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Old 09-18-2012, 07:18 PM   #1
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Default Tea does what?

Ive seen people using teabags or loose tea....
What affect does that have? If I steep tea too long it takes a chalky texture to it.
So I cant imagine what days/weeks/monthes would do to a mead.

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Old 09-18-2012, 07:56 PM   #2
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Originally Posted by taishojojo View Post
Ive seen people using teabags or loose tea....
What affect does that have? If I steep tea too long it takes a chalky texture to it.
So I cant imagine what days/weeks/monthes would do to a mead.
It's a source of tannins mainly.....
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Old 09-18-2012, 08:06 PM   #3
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I add black tea for the tannins. I've heard some people say a mead won't develop it's full potential taste without tannins. Others like just straight unadulterated honey.

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Old 09-18-2012, 08:08 PM   #4
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I guess my next question is what do tannins do?
Some articles I read, make em sound like a good thing... some sound bad.

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Old 09-18-2012, 10:38 PM   #5
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I have added Chinese green tea leaves to both of my first primary ferments and I can say that so far: tea = happy yeast.

I mainly used it because I did not use a pre made nutrient complex, just fruit and tea (and honey of course) to give the yeasties what they need.

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Old 09-18-2012, 11:14 PM   #6
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I add black tea for the tannins. I've heard some people say a mead won't develop it's full potential taste without tannins. Others like just straight unadulterated honey.
You can also just add tannin powder, gives you more control...
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Old 09-19-2012, 05:18 AM   #7
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Tannin is a bittering agent. It's to red wine what hops are to beer. Hmm, I might get flamed for that... The bitter flavor helps balance the flavor of the alcohol. Tannin generally starts very sharply bitter. Over time, and in the presence of alcohol, it changes to a more mellow pleasant bitter flavor. The caffeine in the tea also helps the yeast out. Since mead tends to ferment slowly, that's a nice side effect.

Powdered tannin is more controllable. Coffee has more caffeine, and nitrogen. Coffee has a flavor that is generally considered undesirable in mead though. Powdered caffeine is harder to find, and slightly dangerous to handle. Tea is cheap, readily available, and usually comes in a handy bag for extraction.

Everyone brews a bit differently. There is nothing wrong with adding tannin powder, tea, or no bittering agent, to mead.

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Old 09-19-2012, 11:13 AM   #8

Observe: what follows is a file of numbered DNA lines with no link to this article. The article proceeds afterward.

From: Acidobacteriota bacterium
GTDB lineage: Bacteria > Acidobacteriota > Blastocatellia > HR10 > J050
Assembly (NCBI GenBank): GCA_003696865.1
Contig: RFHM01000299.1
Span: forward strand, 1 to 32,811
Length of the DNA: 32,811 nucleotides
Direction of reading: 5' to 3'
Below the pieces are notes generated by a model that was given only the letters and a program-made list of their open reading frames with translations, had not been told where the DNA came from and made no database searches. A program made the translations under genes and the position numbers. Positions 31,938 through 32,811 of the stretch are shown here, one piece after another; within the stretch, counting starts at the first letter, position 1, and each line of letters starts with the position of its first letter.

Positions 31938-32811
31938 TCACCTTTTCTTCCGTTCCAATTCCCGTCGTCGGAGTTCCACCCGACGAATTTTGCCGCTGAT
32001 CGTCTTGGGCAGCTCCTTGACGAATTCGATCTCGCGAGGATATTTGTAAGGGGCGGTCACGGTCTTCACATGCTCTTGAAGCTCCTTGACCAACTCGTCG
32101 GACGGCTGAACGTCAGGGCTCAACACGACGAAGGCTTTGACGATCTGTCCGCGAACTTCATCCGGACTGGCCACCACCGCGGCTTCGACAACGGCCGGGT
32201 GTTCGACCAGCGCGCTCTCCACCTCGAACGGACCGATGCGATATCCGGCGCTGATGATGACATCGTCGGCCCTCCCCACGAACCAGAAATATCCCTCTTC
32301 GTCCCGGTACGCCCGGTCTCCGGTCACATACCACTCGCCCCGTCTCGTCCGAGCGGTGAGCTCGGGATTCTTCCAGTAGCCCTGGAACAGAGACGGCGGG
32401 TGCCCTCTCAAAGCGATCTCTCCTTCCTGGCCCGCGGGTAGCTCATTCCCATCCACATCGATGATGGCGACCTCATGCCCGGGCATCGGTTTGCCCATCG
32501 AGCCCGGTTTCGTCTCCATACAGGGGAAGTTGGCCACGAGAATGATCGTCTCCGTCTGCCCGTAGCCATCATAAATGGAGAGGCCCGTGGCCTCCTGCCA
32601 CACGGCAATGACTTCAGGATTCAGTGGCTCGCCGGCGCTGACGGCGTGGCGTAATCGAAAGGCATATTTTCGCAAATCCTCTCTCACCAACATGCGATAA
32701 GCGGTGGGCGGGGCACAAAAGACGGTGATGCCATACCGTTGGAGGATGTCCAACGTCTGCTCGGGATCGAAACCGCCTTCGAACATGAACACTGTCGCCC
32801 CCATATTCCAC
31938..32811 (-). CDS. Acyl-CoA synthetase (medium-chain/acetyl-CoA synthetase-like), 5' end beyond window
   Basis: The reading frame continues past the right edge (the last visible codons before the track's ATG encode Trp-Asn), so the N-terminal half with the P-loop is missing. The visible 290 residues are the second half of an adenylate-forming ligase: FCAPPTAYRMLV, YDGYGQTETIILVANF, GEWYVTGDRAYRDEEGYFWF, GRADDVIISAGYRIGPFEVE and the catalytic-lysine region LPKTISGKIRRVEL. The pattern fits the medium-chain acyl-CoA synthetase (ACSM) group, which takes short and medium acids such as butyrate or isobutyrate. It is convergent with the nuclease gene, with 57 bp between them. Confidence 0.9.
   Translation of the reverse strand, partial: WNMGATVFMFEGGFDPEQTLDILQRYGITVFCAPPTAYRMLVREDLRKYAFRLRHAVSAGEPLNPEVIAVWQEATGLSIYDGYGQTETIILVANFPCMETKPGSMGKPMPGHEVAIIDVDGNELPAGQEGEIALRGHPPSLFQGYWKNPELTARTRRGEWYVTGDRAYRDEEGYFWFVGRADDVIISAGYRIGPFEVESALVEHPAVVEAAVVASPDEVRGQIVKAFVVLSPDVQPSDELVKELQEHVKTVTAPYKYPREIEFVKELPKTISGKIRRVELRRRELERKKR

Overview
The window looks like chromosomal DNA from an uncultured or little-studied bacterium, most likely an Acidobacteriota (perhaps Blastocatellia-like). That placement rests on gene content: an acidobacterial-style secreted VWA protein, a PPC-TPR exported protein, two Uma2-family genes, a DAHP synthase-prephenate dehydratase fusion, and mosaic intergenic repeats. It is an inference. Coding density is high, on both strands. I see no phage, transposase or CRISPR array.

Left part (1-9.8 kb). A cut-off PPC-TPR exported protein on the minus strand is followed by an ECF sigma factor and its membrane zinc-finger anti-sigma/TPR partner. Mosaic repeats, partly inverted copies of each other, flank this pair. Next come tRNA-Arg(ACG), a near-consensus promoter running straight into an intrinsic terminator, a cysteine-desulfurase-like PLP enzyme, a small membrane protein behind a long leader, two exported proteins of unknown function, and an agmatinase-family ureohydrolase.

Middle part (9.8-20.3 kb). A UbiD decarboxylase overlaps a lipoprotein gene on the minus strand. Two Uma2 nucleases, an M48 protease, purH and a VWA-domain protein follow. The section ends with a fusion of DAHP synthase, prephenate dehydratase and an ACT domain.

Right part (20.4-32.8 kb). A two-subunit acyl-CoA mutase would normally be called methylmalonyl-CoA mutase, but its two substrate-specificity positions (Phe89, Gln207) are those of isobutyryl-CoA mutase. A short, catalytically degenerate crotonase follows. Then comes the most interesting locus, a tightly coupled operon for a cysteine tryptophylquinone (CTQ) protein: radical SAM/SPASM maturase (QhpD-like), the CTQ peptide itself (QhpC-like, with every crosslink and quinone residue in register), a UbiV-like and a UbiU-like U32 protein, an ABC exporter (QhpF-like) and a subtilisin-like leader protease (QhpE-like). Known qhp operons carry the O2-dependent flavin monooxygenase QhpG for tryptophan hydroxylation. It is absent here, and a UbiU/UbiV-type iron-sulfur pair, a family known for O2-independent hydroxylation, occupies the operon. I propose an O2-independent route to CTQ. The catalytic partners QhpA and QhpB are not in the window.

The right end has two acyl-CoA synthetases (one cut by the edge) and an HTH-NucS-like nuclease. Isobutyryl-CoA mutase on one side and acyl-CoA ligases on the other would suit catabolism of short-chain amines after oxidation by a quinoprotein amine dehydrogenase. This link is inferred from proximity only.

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What about the caffeine pills? Grind a couple up, toss them in the carboy, and get your yeasty minions wired...

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Old 09-19-2012, 01:12 PM   #9
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What about the caffeine pills? Grind a couple up, toss them in the carboy, and get your yeasty minions wired...
You could do that, but you really need to crush them rather then grind. That way the contents powder instead of breaking into clumps. Then either sift out the pill coating from the powder, or fish it out of the brew. The coatings don't usually dissolve, and they usually float instead of sinking.
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Old 09-19-2012, 01:57 PM   #10
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Tannin is a bittering agent. It's to red wine what hops are to beer. Hmm, I might get flamed for that... The bitter flavor helps balance the flavor of the alcohol. Tannin generally starts very sharply bitter. Over time, and in the presence of alcohol, it changes to a more mellow pleasant bitter flavor. The caffeine in the tea also helps the yeast out. Since mead tends to ferment slowly, that's a nice side effect.

Powdered tannin is more controllable. Coffee has more caffeine, and nitrogen. Coffee has a flavor that is generally considered undesirable in mead though. Powdered caffeine is harder to find, and slightly dangerous to handle. Tea is cheap, readily available, and usually comes in a handy bag for extraction.

Everyone brews a bit differently. There is nothing wrong with adding tannin powder, tea, or no bittering agent, to mead.
Thank-you for the responses... bear with me here.
I'm only working my second batch.
My first batch of mead I used an acid blend and wlp720 (sweet mead yeast alcohol tolerance ~15%)
I took a sip when I racked it (about 5weeks in the primary). There wasn't any alcohol hotness. Now... I know, like spices, different flavours work differently and do different things when combined.
Im not a afan of bitter. (why I dont drink beer and use fresh roast coffee).
How does the tannin/bitter balance out alcohol/hotness?
I know thats a tough question to answer.

My current batch uses Red Star Cotes du Blanc(tolerance <14%)... Since I'm using low alcohol tolerant yeast (to get a sweeter beverage) do I even need to worry about using tannins?
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